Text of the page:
1. How have businesses in India developed differently from their western counter parts?
India, from 1947 to 1991 followed the socialist system of industrial development, wherein the major industries were controlled by the state. The western countries have followed a policy of free market and capitalism during the same time period. The Indian economy was restricted by the License – Permit – Quota Raj, due to which the opportunities of developing new businesses were minimal. This policy insulated the Indian economy from the outside world , and led to monopolies in the public sector which were inefficient, similar to the U.S.S.R. Post liberalisation, with removal of these restrictions, the businesses in India, free from the shackles of the permit system have grown as a fast pace with improving efficiencies. However several businesses, which could not cope with the competition, fell by the wayside.
The western economies have in the capitalistic environment, graduated from family run businesses to control by institutional investors to control by private equity firms in many cases, whereas, their Indian counterparts still have a large proportion run by family run businesses and institutional investors controlled by the government.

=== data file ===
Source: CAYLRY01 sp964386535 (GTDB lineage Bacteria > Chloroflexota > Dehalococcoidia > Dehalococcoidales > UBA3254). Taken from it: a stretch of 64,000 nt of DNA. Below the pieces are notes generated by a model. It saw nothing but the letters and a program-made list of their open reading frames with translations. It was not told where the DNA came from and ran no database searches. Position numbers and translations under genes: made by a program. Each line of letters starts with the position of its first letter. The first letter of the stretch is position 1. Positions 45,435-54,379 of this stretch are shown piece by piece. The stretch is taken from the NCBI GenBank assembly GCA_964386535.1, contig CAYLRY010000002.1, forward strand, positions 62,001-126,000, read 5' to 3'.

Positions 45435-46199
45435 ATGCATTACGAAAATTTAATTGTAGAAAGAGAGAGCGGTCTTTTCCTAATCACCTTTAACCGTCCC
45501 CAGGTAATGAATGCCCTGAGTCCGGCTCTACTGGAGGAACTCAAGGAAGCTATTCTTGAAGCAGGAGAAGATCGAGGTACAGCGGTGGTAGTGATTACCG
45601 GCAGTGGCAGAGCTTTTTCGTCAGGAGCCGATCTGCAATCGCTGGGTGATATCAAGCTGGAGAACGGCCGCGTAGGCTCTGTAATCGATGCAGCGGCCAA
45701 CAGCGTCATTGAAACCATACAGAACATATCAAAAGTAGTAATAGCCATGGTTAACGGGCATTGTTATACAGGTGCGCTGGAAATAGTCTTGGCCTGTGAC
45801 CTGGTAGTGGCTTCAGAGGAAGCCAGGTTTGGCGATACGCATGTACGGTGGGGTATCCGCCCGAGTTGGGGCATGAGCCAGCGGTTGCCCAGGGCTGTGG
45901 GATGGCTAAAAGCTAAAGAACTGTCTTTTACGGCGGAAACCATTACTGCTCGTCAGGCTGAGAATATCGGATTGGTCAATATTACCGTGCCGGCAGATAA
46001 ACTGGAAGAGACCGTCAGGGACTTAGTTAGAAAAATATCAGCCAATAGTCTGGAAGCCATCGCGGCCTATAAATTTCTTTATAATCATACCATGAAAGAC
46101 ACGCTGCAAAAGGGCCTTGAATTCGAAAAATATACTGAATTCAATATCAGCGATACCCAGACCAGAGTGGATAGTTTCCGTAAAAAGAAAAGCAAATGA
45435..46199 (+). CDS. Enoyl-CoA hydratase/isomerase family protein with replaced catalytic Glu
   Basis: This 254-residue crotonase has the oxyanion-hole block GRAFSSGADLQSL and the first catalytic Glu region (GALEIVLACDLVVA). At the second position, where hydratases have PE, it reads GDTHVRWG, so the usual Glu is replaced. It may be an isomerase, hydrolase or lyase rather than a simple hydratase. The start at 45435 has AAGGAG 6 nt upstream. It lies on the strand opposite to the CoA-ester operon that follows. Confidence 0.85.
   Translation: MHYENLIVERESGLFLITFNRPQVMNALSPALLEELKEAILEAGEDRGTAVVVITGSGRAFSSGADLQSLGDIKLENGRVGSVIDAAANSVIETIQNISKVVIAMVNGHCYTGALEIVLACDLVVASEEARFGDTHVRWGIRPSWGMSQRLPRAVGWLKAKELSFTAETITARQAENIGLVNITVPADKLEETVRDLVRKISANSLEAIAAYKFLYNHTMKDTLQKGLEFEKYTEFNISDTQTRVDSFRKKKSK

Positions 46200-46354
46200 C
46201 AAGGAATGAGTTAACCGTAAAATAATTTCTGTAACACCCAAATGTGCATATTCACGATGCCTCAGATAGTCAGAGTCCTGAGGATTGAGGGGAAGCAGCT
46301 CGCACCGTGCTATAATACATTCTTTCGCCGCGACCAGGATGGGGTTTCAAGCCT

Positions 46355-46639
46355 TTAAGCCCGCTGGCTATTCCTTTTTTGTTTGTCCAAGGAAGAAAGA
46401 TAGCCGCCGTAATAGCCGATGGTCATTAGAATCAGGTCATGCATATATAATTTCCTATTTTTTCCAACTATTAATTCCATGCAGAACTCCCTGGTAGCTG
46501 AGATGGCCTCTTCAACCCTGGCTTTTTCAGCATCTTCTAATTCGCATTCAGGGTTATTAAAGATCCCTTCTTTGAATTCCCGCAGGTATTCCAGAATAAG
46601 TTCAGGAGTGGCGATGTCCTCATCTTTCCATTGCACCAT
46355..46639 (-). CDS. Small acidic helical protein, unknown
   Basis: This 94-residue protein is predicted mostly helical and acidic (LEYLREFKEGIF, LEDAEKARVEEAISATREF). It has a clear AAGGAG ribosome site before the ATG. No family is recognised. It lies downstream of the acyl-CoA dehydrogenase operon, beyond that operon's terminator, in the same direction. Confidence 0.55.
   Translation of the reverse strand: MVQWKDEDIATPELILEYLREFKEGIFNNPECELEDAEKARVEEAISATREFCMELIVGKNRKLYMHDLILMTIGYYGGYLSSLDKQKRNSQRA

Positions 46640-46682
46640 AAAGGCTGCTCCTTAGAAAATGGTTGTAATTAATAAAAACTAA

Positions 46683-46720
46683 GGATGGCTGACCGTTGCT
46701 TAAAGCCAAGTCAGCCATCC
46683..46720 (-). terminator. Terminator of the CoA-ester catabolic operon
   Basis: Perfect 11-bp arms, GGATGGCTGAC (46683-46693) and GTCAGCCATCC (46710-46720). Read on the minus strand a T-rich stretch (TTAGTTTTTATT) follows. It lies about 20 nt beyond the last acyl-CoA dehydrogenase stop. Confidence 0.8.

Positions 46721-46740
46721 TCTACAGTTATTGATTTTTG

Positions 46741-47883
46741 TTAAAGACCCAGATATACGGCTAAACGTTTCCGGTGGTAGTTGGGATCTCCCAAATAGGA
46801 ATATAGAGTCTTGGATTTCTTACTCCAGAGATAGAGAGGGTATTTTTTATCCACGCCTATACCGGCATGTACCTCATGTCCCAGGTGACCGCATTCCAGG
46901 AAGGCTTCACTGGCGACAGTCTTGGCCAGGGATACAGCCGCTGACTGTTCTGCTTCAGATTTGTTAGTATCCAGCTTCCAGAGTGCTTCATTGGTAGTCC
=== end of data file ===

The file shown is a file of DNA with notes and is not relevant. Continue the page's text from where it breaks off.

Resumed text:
Many of the PSU’s in India which have survived the post – liberalisation opening up of the economy are monopolies in their respective markets and today are quite competitive on the global stage. The family run businesses compete fiercely with each other and look for opportunities in newer areas, including global markets. In the western world, there is a growing trend of consolidation with oligopolies emerging in almost all industries, which are being controlled by PE firms. Overall, India’s form of ownership has barely changed over the past decade. The division of profits made by family firms between those in their first, second and third or older generations has stayed pretty constant. 2. Why has Indian business developed in this...
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